Just before Patti Smith took the stage in San Francisco this month, the emcee thanked sponsors, including robotaxi company Waymo.
The audience booed, reflecting the hostility that's growing in the city for one of tech's most-watched industries.
There was the recent incident when a fleet of driverless vehicles froze and blocked traffic during a Friday night concert at North Beach. Days later, an autonomous car got stuck in wet cement at a construction site, and then a robotaxi crashed into a firetruck responding to an emergency call. Weeks earlier, pet lovers were mortified when a vehicle struck and killed a small dog.
The mishaps are adding to traffic and safety concerns over driverless vehicles, which zip around the city's streets surrounded by sensors and cameras, collecting data and promising a world with fewer human interactions. The robotaxi backlash is intensifying as self-driving vehicles begin to gain real traction in San Francisco after years of development.
California's regulator this month approved an expansion of robotaxi services in the city, allowing Waymo, a part of Alphabet Inc., and Cruise LLC, a unit of General Motors Co., to begin charging fares for rides when the streets are busiest. But they're also now battling labor unions, the city's public transit system and city attorney David Chiu, who petitioned the state to suspend the expanded fare licenses.
If Chiu wins, it would be a setback for companies trying to monetize multi-billion dollar investments in self-driving cars. It could also signal to other companies developing the technology that the birthplace of autonomy is an increasingly difficult place for it to grow up.
That's putting California in a precarious position. High taxes and regulations have already sent some banking and tech companies heading east to places likes Texas. Autonomous tech companies are also branching out, with Cruise and Waymo expanding operations and test fleets in Sunbelt states with more permissive regulations and business-friendly governments. Cruise announced expansion plans for Raleigh, North Carolina on Tuesday.
"What isn't getting harder in California?" said Christopher West, founder of L5AutoUSA, which promotes autonomous vehicles. "This is accelerating a natural progression to other cities and states."
Cruise and Waymo are the only firms in California allowed to run paid robotaxi services around-the-clock. The approval came Aug. 10 from the California Public Utilities Commission, after Cruise worked for nine years to get 10 permits. Other states have been more lenient. Cruise secured a permit in Arizona in a month and Texas can offer them within days. In Florida, Georgia and North Carolina, the company said it doesn't even require an autonomous-vehicle permit.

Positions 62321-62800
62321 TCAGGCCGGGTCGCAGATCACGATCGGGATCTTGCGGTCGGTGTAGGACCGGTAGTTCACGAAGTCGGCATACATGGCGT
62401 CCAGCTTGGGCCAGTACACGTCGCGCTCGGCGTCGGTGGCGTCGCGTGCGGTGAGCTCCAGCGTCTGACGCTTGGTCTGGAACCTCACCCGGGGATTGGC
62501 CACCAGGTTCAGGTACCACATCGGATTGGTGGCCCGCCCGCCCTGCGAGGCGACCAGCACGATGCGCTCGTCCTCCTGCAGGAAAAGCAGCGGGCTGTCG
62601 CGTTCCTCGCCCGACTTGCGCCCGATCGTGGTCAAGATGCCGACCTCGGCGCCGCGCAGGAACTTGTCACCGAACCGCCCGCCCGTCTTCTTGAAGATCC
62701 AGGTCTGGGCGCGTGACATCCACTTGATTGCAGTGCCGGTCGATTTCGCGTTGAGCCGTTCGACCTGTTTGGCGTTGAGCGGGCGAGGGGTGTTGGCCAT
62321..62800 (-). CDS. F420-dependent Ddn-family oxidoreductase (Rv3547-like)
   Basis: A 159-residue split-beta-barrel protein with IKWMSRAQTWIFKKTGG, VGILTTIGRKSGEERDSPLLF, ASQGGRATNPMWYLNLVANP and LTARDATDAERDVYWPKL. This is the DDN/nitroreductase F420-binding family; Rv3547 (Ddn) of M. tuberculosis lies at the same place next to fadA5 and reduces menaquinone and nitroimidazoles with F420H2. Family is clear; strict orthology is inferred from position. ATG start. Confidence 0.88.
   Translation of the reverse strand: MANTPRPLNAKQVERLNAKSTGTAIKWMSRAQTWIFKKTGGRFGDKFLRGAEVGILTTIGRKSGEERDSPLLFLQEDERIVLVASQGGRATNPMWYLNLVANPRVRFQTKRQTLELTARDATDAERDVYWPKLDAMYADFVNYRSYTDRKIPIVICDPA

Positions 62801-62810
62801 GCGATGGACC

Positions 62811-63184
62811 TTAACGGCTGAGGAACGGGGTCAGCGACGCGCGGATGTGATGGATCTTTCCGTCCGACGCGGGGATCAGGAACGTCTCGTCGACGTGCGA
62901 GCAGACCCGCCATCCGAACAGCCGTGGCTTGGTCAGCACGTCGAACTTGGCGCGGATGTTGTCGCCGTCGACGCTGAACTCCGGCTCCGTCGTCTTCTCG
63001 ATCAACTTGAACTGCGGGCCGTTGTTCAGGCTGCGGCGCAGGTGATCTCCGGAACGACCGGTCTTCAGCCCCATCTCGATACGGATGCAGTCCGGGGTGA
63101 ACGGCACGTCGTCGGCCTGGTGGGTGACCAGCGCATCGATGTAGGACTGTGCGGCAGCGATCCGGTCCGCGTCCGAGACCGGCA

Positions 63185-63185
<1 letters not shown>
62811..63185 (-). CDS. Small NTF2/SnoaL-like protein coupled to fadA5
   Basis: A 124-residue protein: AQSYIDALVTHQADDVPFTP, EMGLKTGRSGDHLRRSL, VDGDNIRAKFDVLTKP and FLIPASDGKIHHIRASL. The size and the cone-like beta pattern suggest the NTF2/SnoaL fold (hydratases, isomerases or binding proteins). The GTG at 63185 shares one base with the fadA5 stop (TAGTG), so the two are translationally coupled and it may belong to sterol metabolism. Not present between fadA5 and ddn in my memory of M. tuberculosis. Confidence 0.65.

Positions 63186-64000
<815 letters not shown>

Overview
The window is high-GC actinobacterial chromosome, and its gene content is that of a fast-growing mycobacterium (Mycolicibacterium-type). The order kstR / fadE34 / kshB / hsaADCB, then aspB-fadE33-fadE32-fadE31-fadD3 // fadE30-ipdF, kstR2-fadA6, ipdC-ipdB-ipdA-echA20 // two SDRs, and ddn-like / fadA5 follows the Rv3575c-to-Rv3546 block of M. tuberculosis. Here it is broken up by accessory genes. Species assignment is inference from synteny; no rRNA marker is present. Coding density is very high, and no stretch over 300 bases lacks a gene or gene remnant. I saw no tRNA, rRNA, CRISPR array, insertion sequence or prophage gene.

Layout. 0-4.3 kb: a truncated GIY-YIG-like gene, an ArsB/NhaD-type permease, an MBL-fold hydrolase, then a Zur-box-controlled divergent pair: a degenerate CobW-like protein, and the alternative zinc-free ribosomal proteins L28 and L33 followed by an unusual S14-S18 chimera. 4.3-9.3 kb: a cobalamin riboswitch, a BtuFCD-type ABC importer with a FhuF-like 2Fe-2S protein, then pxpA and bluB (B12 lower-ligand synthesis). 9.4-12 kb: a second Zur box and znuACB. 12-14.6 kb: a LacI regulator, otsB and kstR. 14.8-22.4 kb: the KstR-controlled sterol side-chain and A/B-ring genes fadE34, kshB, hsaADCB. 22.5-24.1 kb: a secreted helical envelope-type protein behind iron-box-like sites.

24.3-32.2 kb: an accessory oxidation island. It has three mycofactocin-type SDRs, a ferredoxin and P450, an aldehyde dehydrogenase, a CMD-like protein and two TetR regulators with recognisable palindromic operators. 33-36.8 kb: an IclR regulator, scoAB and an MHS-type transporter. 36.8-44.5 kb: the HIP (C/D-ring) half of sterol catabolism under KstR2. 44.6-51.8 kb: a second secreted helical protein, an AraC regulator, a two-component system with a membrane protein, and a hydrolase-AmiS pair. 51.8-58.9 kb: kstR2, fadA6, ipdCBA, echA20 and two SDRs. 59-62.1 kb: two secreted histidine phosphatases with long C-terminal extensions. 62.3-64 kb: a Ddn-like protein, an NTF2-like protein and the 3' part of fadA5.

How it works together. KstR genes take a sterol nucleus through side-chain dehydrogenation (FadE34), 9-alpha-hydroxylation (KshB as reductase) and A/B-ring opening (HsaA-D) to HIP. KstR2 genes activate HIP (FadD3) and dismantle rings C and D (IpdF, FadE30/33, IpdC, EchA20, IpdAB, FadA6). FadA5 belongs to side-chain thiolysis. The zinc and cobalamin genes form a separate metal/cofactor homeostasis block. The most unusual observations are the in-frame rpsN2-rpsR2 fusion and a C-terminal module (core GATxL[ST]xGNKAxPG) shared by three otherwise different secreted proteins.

As accidents grow along with the size of the fleets, self-driving cars are stirring up controversy in San Francisco.
Waymo has about 250 vehicles on the roads of the city, while Cruise had 400. After a spate of recent incidents circulating around social media, the California Department of Motor Vehicles ordered Cruise to cut its active fleet by half "- a move supported by the Teamsters Union Local 250, representing public-sector drivers in the Bay Area. Cruise can now only operate 50 driverless cars during the day and 150 at night.
San Francisco's fire chief, Jeanine Nicholson, is one of the most outspoken critics of driverless vehicles "- particularly taking issue with Cruise "- and how they can hinder the work of emergency responders. With its famous hills, fog and narrow streets, San Francisco is a challenging city for fire trucks to maneuver in. During an emergency, response times "- by seconds and minutes "- really matter, especially when it comes to saving lives.
"Every time something happens with a Cruise vehicle, they come out with their PR folks and take zero responsibility," Nicholson said by phone. "We need them to come to the table and admit there are challenges and issues, and work with us to solve them."
Cruise has invited Nicholson for discussions on multiple occasions over the past few months without success, according to a spokesperson. The company said it's also reached out to the San Francisco Fire Department's leadership about 30 times in the past four months to continue dialogue. The department says it's pushed for incident review meetings and wants its operational staff to meet with engineers.
In an emailed statement, Waymo said it's committed to bolstering road safety and building community trust.
"We maintain great respect for our first responders and appreciate our ongoing relationship with them," the company said.
In the city's attorney petition, Chiu said the fire department reported about 60 cases of driverless cars interfering with its work since April 2022. He gave examples of Waymo and Cruise cars causing problems, including an incident on Aug. 5 when a Waymo car entered an active firefighting scene, obstructing firefighters as they were trying to extinguish a burning car.
The city isn't only concerned about safety, but also losing transit riders and fare revenue to driverless cars. The San Francisco Municipal Transportation Agency has resisted giving permits to competitors like Cruise and Waymo, while blaming Uber Technologies Inc. and Lyft Inc. for adding to traffic congestion and pollution.
There are groups who see the benefits of driverless cars, especially for people with disabilities and for workers who need extra transport options. The Service Employees International Union, National Federation of the Blind and International Brotherhood of Electrical Workers Local 6 are among the organizations that have supported an expansion of autonomous vehicles.
"There are cities around the country that will gladly welcome the technology and what it means for their economy," said Grayson Brulte, a government affairs consultant. "Arizona, Florida and Texas will be beneficiaries in the same way that they are beneficiaries of financial migration."